Late Pleistocene talus flatiron formation below the Coal Cliffs cuesta, Utah, USA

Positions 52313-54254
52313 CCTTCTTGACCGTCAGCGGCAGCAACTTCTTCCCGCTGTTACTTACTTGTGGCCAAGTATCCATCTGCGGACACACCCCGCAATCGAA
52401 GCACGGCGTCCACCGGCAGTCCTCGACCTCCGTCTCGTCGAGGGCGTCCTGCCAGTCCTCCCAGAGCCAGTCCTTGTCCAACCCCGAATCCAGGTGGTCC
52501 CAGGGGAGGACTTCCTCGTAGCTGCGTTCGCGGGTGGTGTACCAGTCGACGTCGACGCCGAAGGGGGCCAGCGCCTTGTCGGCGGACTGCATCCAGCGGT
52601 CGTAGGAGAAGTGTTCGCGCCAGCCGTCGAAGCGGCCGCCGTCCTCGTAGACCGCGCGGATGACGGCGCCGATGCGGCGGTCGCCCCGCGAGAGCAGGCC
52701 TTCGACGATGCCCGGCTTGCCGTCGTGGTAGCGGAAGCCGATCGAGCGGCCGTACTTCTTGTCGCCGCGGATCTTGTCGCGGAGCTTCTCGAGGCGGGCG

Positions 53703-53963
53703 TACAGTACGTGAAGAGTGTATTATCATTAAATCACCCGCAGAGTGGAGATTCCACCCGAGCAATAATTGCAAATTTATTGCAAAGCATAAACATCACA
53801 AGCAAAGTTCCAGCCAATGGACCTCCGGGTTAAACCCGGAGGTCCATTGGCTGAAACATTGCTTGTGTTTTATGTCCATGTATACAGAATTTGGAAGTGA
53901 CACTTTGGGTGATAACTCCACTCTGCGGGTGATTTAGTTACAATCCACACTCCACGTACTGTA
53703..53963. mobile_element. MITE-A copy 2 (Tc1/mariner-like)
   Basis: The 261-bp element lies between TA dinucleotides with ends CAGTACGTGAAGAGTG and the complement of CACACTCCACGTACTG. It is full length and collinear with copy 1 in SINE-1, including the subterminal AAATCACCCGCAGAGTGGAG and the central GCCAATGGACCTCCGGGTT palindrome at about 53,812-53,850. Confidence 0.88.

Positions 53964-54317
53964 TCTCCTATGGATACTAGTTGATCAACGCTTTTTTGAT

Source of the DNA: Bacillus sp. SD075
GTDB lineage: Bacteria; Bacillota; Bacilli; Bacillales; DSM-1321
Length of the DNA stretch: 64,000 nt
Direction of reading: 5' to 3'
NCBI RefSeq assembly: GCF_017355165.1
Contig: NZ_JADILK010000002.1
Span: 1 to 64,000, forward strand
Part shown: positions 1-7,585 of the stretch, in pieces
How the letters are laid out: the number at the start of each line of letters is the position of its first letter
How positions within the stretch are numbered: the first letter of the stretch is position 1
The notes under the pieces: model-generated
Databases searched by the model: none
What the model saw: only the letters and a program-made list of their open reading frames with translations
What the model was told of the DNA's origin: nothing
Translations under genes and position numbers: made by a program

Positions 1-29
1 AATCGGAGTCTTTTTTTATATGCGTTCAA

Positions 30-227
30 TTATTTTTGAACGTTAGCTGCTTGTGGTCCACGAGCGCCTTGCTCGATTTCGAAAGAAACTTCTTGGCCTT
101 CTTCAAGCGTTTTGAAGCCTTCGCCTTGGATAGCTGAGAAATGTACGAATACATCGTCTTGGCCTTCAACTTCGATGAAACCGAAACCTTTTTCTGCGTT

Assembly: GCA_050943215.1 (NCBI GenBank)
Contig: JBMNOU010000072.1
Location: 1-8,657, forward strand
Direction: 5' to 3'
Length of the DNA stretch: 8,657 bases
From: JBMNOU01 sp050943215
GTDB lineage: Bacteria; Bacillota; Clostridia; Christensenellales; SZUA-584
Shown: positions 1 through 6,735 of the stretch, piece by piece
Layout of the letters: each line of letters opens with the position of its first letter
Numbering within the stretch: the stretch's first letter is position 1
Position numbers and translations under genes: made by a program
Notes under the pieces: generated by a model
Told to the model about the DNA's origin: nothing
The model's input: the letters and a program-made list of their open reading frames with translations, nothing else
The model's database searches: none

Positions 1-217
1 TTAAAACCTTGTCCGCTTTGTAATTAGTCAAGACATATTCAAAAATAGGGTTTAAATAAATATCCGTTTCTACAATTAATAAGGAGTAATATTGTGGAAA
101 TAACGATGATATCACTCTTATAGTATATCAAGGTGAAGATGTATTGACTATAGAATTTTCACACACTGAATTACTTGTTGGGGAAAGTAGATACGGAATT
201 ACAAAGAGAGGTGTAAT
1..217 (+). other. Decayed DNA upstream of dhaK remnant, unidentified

Abstract Cuesta escarpment retreat is a principal mode of exhumation in regions of layered sedimentary rock. On the Colorado Plateau, this process acts as a mechanism for maintaining high‐relief topography and facilitating drainage divide migration. Quantitative estimates of cuesta evolution are difficult to evaluate over glacial‐interglacial timescales, and thus rates of geomorphic change along individual escarpments have mostly been constrained over millions of years. Several studies have addressed this problem by dating colluvium‐mantled talus flatirons. However, this technique has not been applied systematically on the Colorado Plateau. This study quantifies geomorphic change along a single Colorado Plateau cuesta using 36 Cl surface exposure dating. We present 33 ages from a single generation of talus flatirons below the Coal Cliffs of central Utah. Landscape evolution is further constrained using 14 ages from in‐situ bedrock, 3 ages from boulders on gully interfluves, and two ages from terrace alluvium. Results suggest a colluvial apron was deposited below the cuesta beginning as early as Marine Isotope Stage 3, and the latest depositional phase occurred near the Last Glacial Maximum. A switch from apron deposition to incision initiated flatiron formation sometime between 19.7 ± 2.5 and 11.8 ± 1.6 ka, broadly coincident with the transition from glacial to interglacial conditions. Our results have several important implications. Climatic changes during the end of the last glacial period appear to have shifted the balance between deposition and erosion below the Coal Cliffs, emptying the sediment reservoir at their base and increasing their height via bedrock incision. The climatic forcing could be imparted by several mechanisms, including local controls on debris generation / mobilization and base level changes exerted by transverse streams. Similar processes may have occurred during previous glacial‐interglacial transitions, implying that the escarpment retreat processes may be partially modulated by orbitally‐controlled variations in Earth's climate over larger timescales. Copyright ⓒ 2018 John Wiley & Sons, Ltd.
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